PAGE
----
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This course starts with an overview of what is meant by defining a policy scope. We then review the shortcomings of static scope definitions and investigate how an adaptive scope solution can solve those problems. Having examined the theory, we will then implement an adaptive scope in the context of a regulatory record data retention policy.

Learning Objectives

  • Gain an overview of adaptive policy scopes
  • Examine adaptive scope use cases
  • Implement an adaptive scope with a record data retention policy

Intended Audience

  • Students who want to learn about adaptive policy scopes, when to use them, and how to create them
  • Students preparing for the SC-400: Microsoft Information Protection Administrator exam


  • There are no mandatory prerequisites required to take this course, but knowledge of data loss prevention policies would be beneficial

In summary, a static scope is manually defined using locations that can be refined to include or exclude specific named instances, like email addresses within the location or channel. Static scopes tend to be broad and maintenance intensive.

While adaptive scopes use similar locations, Users, SharePoint sites, and Microsoft 365 groups, items are defined as being in-scope based on their properties. By using attributes, items are automatically in scope based on qualifying rules, thus reducing manual maintenance.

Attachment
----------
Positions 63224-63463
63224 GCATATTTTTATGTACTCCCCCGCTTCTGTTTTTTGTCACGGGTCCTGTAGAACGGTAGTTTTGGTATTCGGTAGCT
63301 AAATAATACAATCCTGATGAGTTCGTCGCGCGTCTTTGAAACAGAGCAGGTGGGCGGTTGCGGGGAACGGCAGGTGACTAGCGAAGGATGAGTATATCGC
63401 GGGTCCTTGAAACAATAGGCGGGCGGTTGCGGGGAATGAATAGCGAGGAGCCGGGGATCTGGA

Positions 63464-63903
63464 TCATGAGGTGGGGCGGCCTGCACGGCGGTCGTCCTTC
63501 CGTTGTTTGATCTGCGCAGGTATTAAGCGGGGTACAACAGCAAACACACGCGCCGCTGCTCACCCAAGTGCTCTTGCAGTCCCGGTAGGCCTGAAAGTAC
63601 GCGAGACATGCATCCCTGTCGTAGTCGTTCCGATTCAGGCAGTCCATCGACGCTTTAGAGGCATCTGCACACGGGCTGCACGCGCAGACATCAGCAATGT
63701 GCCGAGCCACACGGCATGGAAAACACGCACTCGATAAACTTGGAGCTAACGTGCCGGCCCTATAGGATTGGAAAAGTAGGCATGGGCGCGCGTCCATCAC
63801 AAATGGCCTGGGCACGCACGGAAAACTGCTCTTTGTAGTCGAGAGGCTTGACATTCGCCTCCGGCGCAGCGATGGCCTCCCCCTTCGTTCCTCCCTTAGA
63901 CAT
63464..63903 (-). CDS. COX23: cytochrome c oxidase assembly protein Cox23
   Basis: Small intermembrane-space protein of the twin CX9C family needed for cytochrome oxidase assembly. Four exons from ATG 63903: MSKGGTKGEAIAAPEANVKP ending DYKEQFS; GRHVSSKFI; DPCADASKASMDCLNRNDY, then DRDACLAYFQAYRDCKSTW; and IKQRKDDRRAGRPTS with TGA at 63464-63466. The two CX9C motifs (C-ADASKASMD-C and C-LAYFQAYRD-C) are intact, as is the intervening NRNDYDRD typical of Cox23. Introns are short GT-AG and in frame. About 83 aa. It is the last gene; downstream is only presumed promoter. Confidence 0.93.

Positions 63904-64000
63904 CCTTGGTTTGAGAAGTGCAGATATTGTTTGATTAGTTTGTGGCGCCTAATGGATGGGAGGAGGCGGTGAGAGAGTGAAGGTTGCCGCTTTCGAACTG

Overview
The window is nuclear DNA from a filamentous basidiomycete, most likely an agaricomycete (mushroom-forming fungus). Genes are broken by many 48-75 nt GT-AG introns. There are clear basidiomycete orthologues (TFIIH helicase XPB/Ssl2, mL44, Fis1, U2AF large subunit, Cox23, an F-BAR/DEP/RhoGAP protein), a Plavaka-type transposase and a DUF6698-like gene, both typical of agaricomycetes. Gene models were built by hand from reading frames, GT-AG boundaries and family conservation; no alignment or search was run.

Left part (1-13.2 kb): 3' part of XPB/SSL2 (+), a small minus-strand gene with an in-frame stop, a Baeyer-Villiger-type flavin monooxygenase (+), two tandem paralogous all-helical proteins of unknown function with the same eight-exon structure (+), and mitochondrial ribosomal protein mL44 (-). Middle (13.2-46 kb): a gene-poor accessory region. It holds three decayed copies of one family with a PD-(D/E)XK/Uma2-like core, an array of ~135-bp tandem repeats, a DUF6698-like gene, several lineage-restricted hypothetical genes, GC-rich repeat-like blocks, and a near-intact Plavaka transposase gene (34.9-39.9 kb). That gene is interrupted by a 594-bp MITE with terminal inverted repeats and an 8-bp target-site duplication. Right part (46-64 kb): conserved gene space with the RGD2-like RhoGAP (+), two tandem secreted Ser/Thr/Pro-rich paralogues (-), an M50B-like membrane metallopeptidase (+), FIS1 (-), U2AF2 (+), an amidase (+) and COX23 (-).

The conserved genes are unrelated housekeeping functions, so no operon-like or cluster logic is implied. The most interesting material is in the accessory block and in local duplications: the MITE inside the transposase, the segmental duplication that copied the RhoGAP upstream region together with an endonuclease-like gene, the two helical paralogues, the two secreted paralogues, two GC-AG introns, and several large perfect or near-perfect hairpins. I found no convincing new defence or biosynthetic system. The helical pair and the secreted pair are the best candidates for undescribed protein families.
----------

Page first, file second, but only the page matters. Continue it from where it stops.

Without adaptive policy scopes, organizations may be limited to applying the same DLP policies across the entire organization, regardless of the sensitivity of the data or the level of risk associated with it. This approach can lead to policies that are too broad, leading to unnecessary alerts and disruptions, or too restrictive, causing delays or hindrances to productivity.

My name is Hallam Webber, and we’ve been looking at adaptive policy scopes.

About the Author
Learning Paths

Hallam is a software architect with over 20 years experience across a wide range of industries. He began his software career as a  Delphi/Interbase disciple but changed his allegiance to Microsoft with its deep and broad ecosystem. While Hallam has designed and crafted custom software utilizing web, mobile and desktop technologies, good quality reliable data is the key to a successful solution. The challenge of quickly turning data into useful information for digestion by humans and machines has led Hallam to specialize in database design and process automation. Showing customers how leverage new technology to change and improve their business processes is one of the key drivers keeping Hallam coming back to the keyboard.